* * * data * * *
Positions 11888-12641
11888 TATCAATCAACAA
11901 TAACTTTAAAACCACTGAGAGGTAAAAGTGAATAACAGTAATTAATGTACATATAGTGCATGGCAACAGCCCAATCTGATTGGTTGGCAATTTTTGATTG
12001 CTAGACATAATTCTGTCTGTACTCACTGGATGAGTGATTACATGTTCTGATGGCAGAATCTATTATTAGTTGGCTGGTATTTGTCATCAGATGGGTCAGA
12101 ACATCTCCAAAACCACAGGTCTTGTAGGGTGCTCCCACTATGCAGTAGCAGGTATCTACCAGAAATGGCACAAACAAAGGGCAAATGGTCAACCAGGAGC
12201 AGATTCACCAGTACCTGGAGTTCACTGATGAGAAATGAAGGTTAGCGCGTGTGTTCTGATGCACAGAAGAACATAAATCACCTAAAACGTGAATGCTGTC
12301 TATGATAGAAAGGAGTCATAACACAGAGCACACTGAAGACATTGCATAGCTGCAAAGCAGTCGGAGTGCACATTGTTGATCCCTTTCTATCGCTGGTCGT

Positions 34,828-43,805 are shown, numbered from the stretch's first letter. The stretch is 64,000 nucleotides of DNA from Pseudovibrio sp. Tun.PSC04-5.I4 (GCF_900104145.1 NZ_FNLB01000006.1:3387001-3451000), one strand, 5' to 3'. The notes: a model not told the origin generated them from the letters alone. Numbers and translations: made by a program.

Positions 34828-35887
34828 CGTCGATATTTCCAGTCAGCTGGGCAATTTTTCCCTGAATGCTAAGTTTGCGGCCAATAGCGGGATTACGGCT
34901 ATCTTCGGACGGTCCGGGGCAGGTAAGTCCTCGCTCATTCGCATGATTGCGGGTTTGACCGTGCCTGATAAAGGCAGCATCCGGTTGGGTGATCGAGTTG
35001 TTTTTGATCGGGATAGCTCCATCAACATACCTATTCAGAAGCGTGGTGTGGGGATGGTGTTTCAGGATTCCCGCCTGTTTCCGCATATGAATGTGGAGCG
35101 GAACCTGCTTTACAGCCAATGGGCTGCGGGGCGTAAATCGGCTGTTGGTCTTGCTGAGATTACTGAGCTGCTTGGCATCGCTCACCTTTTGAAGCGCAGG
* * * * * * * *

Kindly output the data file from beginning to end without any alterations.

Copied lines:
Positions 11888-12641
11888 TATCAATCAACAA
11901 TAACTTTAAAACCACTGAGAGGTAAAAGTGAATAACAGTAATTAATGTACATATAGTGCATGGCAACAGCCCAATCTGATTGGTTGGCAATTTTTGATTG
12001 CTAGACATAATTCTGTCTGTACTCACTGGATGAGTGATTACATGTTCTGATGGCAGAATCTATTATTAGTTGGCTGGTATTTGTCATCAGATGGGTCAGA
12101 ACATCTCCAAAACCACAGGTCTTGTAGGGTGCTCCCACTATGCAGTAGCAGGTATCTACCAGAAATGGCACAAACAAAGGGCAAATGGTCAACCAGGAGC
12201 AGATTCACCAGTACCTGGAGTTCACTGATGAGAAATGAAGGTTAGCGCGTGTGTTCTGATGCACAGAAGAACATAAATCACCTAAAACGTGAATGCTGTC
12301 TATGATAGAAAGGAGTCATAACACAGAGCACACTGAAGACATTGCATAGCTGCAAAGCAGTCGGAGTGCACATTGTTGATCCCTTTCTATCGCTGGTCGT

Positions 34,828-43,805 are shown, numbered from the stretch's first letter. The stretch is 64,000 nucleotides of DNA from Pseudovibrio sp. Tun.PSC04-5.I4 (GCF_900104145.1 NZ_FNLB01000006.1:3387001-3451000), one strand, 5' to 3'. The notes: a model not told the origin generated them from the letters alone. Numbers and translations: made by a program.

Positions 34828-35887
34828 CGTCGATATTTCCAGTCAGCTGGGCAATTTTTCCCTGAATGCTAAGTTTGCGGCCAATAGCGGGATTACGGCT
34901 ATCTTCGGACGGTCCGGGGCAGGTAAGTCCTCGCTCATTCGCATGATTGCGGGTTTGACCGTGCCTGATAAAGGCAGCATCCGGTTGGGTGATCGAGTTG
35001 TTTTTGATCGGGATAGCTCCATCAACATACCTATTCAGAAGCGTGGTGTGGGGATGGTGTTTCAGGATTCCCGCCTGTTTCCGCATATGAATGTGGAGCG
35101 GAACCTGCTTTACAGCCAATGGGCTGCGGGGCGTAAATCGGCTGTTGGTCTTGCTGAGATTACTGAGCTGCTTGGCATCGCTCACCTTTTGAAGCGCAGG